Productivity and GTD

How to Find Your Life Purpose

AUTHOR: Francisco Sáez
"I want to make my mark, he says. But what target, I wonder, are you going to hit." ~ Cecil Castellucci, writer and rocker
Blog productivity

Productivity is not about doing things for the sake of it. There are people that have a special interest in being more productive because of different reasons that are often linked to an internal, deeper commitment: being a better professional, having more time to enjoy with their family, living a less stressful life, etc.

Many times we falter and temporarily abandon our productive habits because we enter a phase in which the level of activity and demand surpasses us and makes us lose control. We all do it from time to time, but those who have a clear idea about what that deeper thing is that directs their lives, are able to regain control quickly and easily. Others blame the methodology or tool they are using, console themselves with a “this is not for me” attitude or, simply throw in the towel.

Surely, the most important exercise you can do to give direction and meaning to your life is to find your purpose. Knowing what your purpose is allows you to be the director of your own life, give real priorities to the actions you are doing and say no to things that take you away from your goals. It also allows you to focus on what is important and regain control after a crisis. It is, therefore, the statement that supports your productivity.

No wonder, then, that David Allen encourages the users of his GTD methodology to establish different levels of perspective, at different heights, starting with their life’s purpose. Constantly performing actions that are not aligned with our purpose produces an unpleasant feeling of emptiness.

But how can you find your life purpose? It is not simple; it requires deep thinking and raising the right questions. My friend and advisor José Miguel Bolivar tells me that the coaching sessions in which he tries to help his clients define their life’s purpose usually takes one to two hours, but the end result is always incredibly motivating for them. According to him, the purpose of life is a continuum, it does not begin and it will not never be completed, and it has to do with what you do and what you feel. When working to identify your life purpose, work to write it out in a sentence or statement that responds to the questions: What?, How? and For what? or For whom?

I am not and expert on the subject, but here are some more questions to help you identify your life purpose:

  • What things cause me great satisfaction and joy?
  • What do I love to do?
  • What makes me lose track of time?
  • How do I spend my spare time?
  • What makes me feel good about myself?
  • What are my talents?
  • How can I use my skills to help others?
  • What would I be doing if I had just six months to live?
  • What would I be doing if I had all the time and money in the world?
  • What are the values I most deeply defend?
  • What do I believe in?

Other authors simply recommend you to take a blank sheet and write the first thing that comes to your mind. A little sentence. You read it again, add something you miss, remove something that does not fully fit. Repeat the process until you feel fully identified with that sentence. Do not worry if you do not get the desired result after even 50 attempts. Be persistent and keep at it.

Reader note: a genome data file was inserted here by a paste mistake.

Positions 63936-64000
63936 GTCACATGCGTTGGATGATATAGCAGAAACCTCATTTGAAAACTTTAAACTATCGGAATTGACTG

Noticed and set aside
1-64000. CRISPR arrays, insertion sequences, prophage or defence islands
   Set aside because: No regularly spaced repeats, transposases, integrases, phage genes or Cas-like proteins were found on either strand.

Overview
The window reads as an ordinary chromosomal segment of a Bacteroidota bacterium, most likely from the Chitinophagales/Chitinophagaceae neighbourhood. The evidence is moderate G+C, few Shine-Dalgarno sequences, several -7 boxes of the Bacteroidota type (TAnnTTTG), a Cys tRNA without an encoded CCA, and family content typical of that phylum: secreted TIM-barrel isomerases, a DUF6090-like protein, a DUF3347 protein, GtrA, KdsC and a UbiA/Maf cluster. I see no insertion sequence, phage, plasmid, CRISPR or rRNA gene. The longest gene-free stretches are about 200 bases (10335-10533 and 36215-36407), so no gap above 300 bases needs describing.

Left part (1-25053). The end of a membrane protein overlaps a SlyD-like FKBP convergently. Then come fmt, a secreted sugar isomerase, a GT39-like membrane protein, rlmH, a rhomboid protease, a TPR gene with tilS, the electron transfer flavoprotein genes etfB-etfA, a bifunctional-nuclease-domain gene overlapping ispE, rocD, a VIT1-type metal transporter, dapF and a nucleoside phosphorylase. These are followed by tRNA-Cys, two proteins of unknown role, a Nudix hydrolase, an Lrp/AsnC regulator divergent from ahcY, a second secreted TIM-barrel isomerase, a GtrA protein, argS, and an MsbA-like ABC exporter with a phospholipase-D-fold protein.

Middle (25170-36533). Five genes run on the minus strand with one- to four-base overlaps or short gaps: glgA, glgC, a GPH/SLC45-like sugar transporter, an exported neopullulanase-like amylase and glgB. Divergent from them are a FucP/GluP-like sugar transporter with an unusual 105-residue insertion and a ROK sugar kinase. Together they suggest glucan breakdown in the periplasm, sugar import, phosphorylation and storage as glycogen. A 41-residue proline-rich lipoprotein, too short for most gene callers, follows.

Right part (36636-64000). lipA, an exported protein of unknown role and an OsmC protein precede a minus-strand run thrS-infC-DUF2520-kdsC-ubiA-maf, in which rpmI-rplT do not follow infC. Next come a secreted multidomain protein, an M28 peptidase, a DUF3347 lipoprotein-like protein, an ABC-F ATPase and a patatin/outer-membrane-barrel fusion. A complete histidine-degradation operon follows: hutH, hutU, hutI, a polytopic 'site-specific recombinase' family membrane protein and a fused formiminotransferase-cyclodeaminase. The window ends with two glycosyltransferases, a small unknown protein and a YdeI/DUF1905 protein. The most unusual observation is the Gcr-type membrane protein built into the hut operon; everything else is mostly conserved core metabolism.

Of course, it goes without saying you should ask yourself these questions without thinking about what others want or expect of you. It is about living your life, not what others want you to live.

Once you are clear about your life purpose, it is much easier to fulfill it and live a more meaningful life. Move down to the more detailed “levels of perspective”. Use your life purpose as the guiding force in defining your vision, goals and areas of responsibility so that your projects and daily actions remain consistently focused on what’s most important to you.

And do not forget to review your life purpose periodically. Nothing is permanent, everything changes.

If you liked this article, you may be interested in our ebook “The Pursuit of Mastery”, of it is part. You can purchase it in Kindle, iPad, Nook and PDF formats on the Hyperink website at the price of $4.95, or directly to your Kindle on Amazon.com.

4 comments

783774af1a2f431fe1c11e8ebc03f1a0
Commented over 4 years ago Ghyslaine

Thanks for this article, Francisco! I have passed it onto friends and am working through those questions myself. Wonderful advice.

783774af1a2f431fe1c11e8ebc03f1a0 Ghyslaine

Thanks for this article, Francisco! I have passed it onto friends and am working through those questions myself. Wonderful advice.

Fcb879f1bc70aa0f661b842011f280fb
Commented over 4 years ago Francisco Sáez

@Ghyslaine Thank you for your comments. So happy you found it helpful!

Fcb879f1bc70aa0f661b842011f280fb Francisco Sáez

@Ghyslaine Thank you for your comments. So happy you found it helpful!

20f80b9f3d570165666988489b1d49d5
Commented over 4 years ago Ivan Ulyanov

Thanks, Francisco. Stating the goal of my live was one of the best moment of my life. Some kind of mental revolution for me. I've made this with the help of the book Liquid Thinking by Damian Hughes

20f80b9f3d570165666988489b1d49d5 Ivan Ulyanov

Thanks, Francisco. Stating the goal of my live was one of the best moment of my life. Some kind of mental revolution for me. I've made this with the help of the book Liquid Thinking by Damian Hughes

Fcb879f1bc70aa0f661b842011f280fb
Commented over 4 years ago Francisco Sáez

Me too, @Ivan. Thank you for the reference to Liquid Thinking. Just added to my wish list ;)

Fcb879f1bc70aa0f661b842011f280fb Francisco Sáez

Me too, @Ivan. Thank you for the reference to Liquid Thinking. Just added to my wish list ;)

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